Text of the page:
Interbike After Dark

Last Thursday night I was working away fast and furious trying to get a bunch of posts put together for publishing.  I had just finished up with the Fox and ANT+ folks showing off the Fox Shocks system, and by that time the show floor was transitioning from being open to then hosting a handful of semi-private events (many exhibitors have happy-hour type events shortly after the show floor officially closes).

At the time, I was simply hanging out in a corner of the Media Center just typing away…one post after another.  But before I knew it, it was mysteriously all quiet around me.  Around this point I realized I should probably be leaving (plus, of larger concern was that I was hungry).  There were security guards walking the show floor – and I suspected they likely didn’t want me there much longer (though the guy guarding the booth didn’t seem to care or tell me I had to go).

On the way out it was interesting comparing how different booths ‘closed up shop’ each night. For example, most booths locked up their bikes with standard bike locks or long security cables, like below:


Others placed covers over their bikes – in hopes that nobody would realize that at a bike convention, there might be bikes below the bike covers.  I certainly wasn’t about to go left up the skirts and find out what’s under them though.


While many booths apparently got a bulk deal on yellow caution tape – the helmet folks below decided to go double-time with the tape and the chairs. If I was building a kids fort, I would hire these guys.


And while the above folks would probably also be great for building a kids corral, the below folks are more ideal if you wanted to practice saran-wrapping someone’s cubicle and then filling it with foam peanuts.  They’ve got the first part down. (Note I can neither confirm nor deny having direct knowledge about the cubicle saran wrapping piece, mission confidentiality precludes discussing the finer art of such topics).


I like how the below booth actually spent the time to fold up the chairs against the table. Nice touch.


I’m not sure if there’s a garbage service on the show floor – but these guys were certainly hoping so.  I didn’t see any other booths depositing trash on the sidewalk…but sometimes there’s trade show secrets that you learn year after year.  Or perhaps they were just the only one to actually read the documentation given to them by the Interbike organizers.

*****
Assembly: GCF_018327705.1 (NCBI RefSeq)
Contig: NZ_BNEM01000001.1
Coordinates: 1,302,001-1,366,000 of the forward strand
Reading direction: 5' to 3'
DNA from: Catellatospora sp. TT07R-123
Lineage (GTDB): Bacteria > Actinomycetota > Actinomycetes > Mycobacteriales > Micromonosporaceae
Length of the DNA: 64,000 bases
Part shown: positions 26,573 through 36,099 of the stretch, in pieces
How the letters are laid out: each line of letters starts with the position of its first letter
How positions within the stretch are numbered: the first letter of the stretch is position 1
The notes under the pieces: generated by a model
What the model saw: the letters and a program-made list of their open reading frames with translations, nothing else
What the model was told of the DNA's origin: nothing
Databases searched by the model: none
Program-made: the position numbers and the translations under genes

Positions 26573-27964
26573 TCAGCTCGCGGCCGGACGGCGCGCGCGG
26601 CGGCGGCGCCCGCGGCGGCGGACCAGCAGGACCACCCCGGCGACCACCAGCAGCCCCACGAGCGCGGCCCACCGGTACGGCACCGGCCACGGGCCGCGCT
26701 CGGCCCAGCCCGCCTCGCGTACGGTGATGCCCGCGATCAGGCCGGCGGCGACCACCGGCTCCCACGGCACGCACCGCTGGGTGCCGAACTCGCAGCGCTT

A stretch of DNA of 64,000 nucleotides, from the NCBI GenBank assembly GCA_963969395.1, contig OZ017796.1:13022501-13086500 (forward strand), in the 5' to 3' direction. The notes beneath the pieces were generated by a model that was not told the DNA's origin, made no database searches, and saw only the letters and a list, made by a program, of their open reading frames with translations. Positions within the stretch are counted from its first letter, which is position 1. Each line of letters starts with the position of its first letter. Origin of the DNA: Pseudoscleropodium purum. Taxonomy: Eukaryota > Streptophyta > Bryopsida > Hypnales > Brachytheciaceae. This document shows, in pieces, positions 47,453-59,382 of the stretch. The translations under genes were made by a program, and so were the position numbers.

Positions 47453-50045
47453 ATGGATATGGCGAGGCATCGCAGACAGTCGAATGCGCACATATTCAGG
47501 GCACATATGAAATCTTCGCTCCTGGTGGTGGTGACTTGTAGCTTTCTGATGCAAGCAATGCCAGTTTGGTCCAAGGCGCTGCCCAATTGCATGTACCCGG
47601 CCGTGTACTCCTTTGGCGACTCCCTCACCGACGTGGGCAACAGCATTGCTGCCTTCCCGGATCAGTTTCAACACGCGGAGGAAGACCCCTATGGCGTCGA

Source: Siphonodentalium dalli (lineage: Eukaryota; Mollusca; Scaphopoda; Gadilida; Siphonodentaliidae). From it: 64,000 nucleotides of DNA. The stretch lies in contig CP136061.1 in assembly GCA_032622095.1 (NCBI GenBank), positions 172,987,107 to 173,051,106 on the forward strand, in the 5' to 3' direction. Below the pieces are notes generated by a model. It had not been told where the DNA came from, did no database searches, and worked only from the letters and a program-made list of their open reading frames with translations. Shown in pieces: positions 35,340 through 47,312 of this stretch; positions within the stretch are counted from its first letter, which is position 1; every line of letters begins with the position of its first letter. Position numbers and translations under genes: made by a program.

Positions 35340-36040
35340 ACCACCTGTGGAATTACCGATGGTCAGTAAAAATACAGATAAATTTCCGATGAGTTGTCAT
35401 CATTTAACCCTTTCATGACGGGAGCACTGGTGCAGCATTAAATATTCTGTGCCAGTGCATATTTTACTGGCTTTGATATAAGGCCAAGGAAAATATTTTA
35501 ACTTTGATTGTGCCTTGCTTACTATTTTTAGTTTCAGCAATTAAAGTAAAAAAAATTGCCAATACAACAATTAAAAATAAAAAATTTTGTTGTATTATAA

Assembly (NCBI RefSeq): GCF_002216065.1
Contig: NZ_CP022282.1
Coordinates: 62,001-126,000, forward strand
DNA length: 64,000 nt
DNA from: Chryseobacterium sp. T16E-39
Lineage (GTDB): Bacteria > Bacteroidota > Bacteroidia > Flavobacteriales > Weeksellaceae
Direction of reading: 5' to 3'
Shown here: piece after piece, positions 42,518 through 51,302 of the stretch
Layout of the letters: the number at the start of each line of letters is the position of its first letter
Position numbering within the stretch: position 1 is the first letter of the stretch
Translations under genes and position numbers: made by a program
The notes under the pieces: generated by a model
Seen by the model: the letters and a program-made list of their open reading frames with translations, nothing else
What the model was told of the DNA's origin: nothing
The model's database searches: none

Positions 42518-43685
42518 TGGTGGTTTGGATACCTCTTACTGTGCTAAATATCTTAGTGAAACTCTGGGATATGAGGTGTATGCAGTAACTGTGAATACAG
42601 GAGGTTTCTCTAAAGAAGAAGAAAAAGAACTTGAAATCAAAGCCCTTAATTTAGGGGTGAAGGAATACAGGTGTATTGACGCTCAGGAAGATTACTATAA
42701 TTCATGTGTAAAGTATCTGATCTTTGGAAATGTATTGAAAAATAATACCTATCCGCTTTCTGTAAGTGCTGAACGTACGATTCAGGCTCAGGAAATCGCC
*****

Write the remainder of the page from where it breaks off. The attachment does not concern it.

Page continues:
Since the Garmin booth happened to be directly behind the Media Center, it was right along my path to food.  I noticed they had removed all the GPS units (which were up against the wall) – but left the bikes with the LeMond trainers and locked them together.  It would look pretty awkward to steal three bikes and three trainers at once, so I can see the logic there.


And then you’ve got the prize for the most cleaned out after dark booth.  These guys took nothing to chance.  Every item in their booth was meticulously removed.


And I can’t blame them. After all, as we left the security guards were checking a few others for big ticket items and requiring that all bikes departing the building have a completed form with them.  The guard noted that apparently the night prior some $30,000 in equipment walked out into the Vegas night.

Apparently what happens in Vegas…doesn’t always stay in Vegas.

For all my Interbike coverage here on the blog you can use this tag to see all the Interbike 2011 posts. Thanks for reading!


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  1. 30G’s I want to know what items got legs.

  2. I am assuming those items got wheels, not legs :-)

  3. We simply loaded our stuff into the box and pushed it under the table.
    Later we made the corral, made out of foldable chairs and positioned them in perimeter.

    It was difficult to peak but the carpet never got vacuumed (we wrap our hands in plastic tape with sticky part facing outward and tap the carpet, picking up most of the debris).

    I wish the chow in the media center was better this year. Last year was above and beyond!